Two Arkansas inmates will be allowed to seek new trials because their convictions were based on discredited FBI forensics, the state Supreme Court ruled Thursday.
The two cases were among hundreds nationwide involving faulty testimony by FBI expert witnesses.
Lonnie Strawhacker, convicted of rape, and Eugene Issac Pitts, convicted of murder, have spent a combined 60 years in prison. But the Arkansas Supreme Court ruled Thursday that it could expand an already rare legal remedy to consider the flawed forensics through which the pair were linked to their crimes.
After the high court's ruling, a lawyer for one of the inmates said the decision would lead to another series of court battles. Attorney General Leslie Rutledge's office expressed confidence that enough evidence exists to uphold the men's convictions.
At issue are the practices of FBI lab technician Michael Malone, who testified at Pitt's 1981 trial and Strawhacker's trial in 1991 that hair samples taken from each suspect matched similar follicles at the crime scenes.
Malone was one of 26 FBI analysts -- out of 28 -- who were found to have made errors in their testimony over the accuracy of the agency's hair analysis, according to an investigation by the FBI, Department of Justice and the Innocence Project in 2015.
The investigation looked at about 500 trial transcripts containing those experts' testimony, and found errors in 90 percent of them. Up to 3,000 cases nationwide may have cited the flawed analysis techniques, according to the FBI.
The Department of Justice informed the pair about issues with Malone's testimony in 2014, years after each had already exhausted their appeals. Both asked the Supreme Court to give them permission to seek a declaration from the original trial court that there were errors in their cases, setting the stage for a new trial.
In a pair of majority decisions handed down Thursday, the court agreed that the inmates should be allowed to proceed to the trial court. The justices also said a rare procedure through which the court could order a new trial -- a writ of error coram nobis -- could be expanded to include the circumstances of the case.
The high court has traditionally considered only four errors in granting such a writ: insanity at the time of trial, a coerced guilty plea, material evidence withheld by the prosecutor or a new confession to the crime.
"We acknowledge that Strawhacker's claim may not fall neatly within one of the four established categories," Justice Rhonda Wood wrote in her opinion dealing with the aforementioned inmate. "But these categories are not set in stone."
Justices Courtney Goodson and Paul Danielson each wrote concurring opinions in which they agreed to allow the trial court to review the cases, but objected to their colleagues' expansion of the range of issues that can be addressed by a writ of error coram nobis. In his opinion, Danielson wrote that the decisions "are advisory, premature, and go too far."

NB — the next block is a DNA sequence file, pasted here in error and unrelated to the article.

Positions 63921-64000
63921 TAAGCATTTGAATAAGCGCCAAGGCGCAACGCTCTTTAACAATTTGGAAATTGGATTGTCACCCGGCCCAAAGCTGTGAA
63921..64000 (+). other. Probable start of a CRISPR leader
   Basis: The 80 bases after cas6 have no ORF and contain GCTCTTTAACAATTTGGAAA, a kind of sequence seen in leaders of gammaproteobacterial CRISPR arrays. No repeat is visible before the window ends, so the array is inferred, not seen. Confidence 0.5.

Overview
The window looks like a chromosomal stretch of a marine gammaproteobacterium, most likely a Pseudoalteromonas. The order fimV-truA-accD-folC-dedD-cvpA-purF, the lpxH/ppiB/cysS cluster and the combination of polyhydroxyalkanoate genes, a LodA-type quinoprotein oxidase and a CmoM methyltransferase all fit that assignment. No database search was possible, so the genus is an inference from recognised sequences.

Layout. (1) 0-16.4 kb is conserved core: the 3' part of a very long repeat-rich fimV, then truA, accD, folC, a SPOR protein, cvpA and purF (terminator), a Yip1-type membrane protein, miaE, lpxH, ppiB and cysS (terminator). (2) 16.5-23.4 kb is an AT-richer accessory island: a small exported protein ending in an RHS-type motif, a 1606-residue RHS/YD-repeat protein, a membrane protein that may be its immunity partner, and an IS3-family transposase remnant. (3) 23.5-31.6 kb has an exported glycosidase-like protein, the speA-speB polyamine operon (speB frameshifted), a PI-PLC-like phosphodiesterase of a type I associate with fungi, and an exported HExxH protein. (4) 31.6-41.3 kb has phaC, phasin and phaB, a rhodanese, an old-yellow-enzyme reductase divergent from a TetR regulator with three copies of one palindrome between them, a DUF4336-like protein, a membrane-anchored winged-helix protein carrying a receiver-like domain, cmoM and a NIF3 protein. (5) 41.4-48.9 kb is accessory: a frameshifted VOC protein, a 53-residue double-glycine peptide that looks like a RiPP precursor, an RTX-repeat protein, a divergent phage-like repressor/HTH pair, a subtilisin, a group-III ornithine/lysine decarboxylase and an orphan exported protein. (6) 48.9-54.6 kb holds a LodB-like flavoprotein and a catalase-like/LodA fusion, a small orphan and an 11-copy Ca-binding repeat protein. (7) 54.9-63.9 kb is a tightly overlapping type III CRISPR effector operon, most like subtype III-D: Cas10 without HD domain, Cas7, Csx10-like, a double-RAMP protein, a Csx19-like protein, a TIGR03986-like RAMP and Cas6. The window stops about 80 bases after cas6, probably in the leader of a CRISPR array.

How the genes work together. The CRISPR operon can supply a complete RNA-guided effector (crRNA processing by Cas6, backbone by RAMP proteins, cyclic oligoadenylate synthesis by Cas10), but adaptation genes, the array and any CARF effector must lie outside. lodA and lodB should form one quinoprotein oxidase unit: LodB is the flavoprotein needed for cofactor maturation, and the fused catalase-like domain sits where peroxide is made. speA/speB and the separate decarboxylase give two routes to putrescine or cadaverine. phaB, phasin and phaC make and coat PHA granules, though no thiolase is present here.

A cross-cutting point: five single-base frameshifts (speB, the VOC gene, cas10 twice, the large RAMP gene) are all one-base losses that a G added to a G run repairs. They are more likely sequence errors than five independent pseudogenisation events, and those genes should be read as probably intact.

Goodson also questioned the timing of the inmate's request, and, while she offered no opinion on the matter, she noted that questions about the validity of Malone's analysis date back to Strawhacker's original trial.
Strawhacker was convicted of raping a woman outside a Fayetteville nightclub during the summer of 1989. According to court filings, the woman was beaten but never saw her attacker; she identified Strawhacker from a voice lineup. The victim was taken back to her trailer park, where one of her co-workers testified he saw Strawhacker leaving the next morning.
Malone's testimony connected hair samples collected from Strawhacker's jeans to the victim's, calling the follicles "absolutely indistinguishable."
A decade before the rape case, Pitts was charged in 1979 with the murder of Bernard Jones, who was found shot dead in a car near his home the morning after Jones' wife arrived at home to find her husband bound and gagged by a masked man she identified as Pitts. Jones' wife had a restraining order against Pitts. When questioned by police, Pitts had trouble saying where he was at the time of the killing.
A hair found on Jones' body was identified as Pitts' in Malone's analysis. A later DNA test on the hair sample was inconclusive.
The FBI procedure that Malone used involved examining the hairs under a microscope. Starting in 2000, the FBI began routinely using DNA to connect hair samples.
"The Attorney General respectfully disagrees with the Court's decision to allow the felons' challenges to their decades-old convictions to move forward," spokesman Judd Deere said in an emailed statement. "There was substantial evidence that these two prisoners committed the heinous crimes of which they were convicted."
Both men are serving life sentences, Pitts at the Tucker Unit and Strawhacker at Cummins.
Metro on 10/21/2016
*CORRECTION: Lonnie Strawhacker and Eugene Issac Pitts are state inmates who, because of faulty FBI expert testimony at their original trials, were allowed by the Arkansas Supreme Court to ask circuit judges for new trials. A headline with an earlier version of this story did not completely explain Thursday’s Supreme Court ruling.
Print Headline: Faulty science gains 2 convicts new trials